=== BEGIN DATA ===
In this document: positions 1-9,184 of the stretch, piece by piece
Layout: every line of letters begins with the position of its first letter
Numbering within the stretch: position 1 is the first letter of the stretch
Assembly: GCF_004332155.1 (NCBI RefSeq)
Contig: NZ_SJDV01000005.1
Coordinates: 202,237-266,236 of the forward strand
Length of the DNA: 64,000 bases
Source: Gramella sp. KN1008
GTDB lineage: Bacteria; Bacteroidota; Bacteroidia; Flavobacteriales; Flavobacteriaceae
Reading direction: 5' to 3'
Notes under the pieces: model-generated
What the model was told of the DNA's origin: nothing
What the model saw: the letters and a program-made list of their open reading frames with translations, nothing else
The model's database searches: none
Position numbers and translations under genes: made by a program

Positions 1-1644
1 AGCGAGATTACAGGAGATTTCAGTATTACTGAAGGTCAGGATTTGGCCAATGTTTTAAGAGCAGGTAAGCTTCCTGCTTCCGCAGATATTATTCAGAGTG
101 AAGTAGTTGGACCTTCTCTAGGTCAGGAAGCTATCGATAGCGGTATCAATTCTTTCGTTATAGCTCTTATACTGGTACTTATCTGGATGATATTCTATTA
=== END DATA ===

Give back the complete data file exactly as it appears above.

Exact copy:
In this document: positions 1-9,184 of the stretch, piece by piece
Layout: every line of letters begins with the position of its first letter
Numbering within the stretch: position 1 is the first letter of the stretch
Assembly: GCF_004332155.1 (NCBI RefSeq)
Contig: NZ_SJDV01000005.1
Coordinates: 202,237-266,236 of the forward strand
Length of the DNA: 64,000 bases
Source: Gramella sp. KN1008
GTDB lineage: Bacteria; Bacteroidota; Bacteroidia; Flavobacteriales; Flavobacteriaceae
Reading direction: 5' to 3'
Notes under the pieces: model-generated
What the model was told of the DNA's origin: nothing
What the model saw: the letters and a program-made list of their open reading frames with translations, nothing else
The model's database searches: none
Position numbers and translations under genes: made by a program

Positions 1-1644
1 AGCGAGATTACAGGAGATTTCAGTATTACTGAAGGTCAGGATTTGGCCAATGTTTTAAGAGCAGGTAAGCTTCCTGCTTCCGCAGATATTATTCAGAGTG
101 AAGTAGTTGGACCTTCTCTAGGTCAGGAAGCTATCGATAGCGGTATCAATTCTTTCGTTATAGCTCTTATACTGGTACTTATCTGGATGATATTCTATTA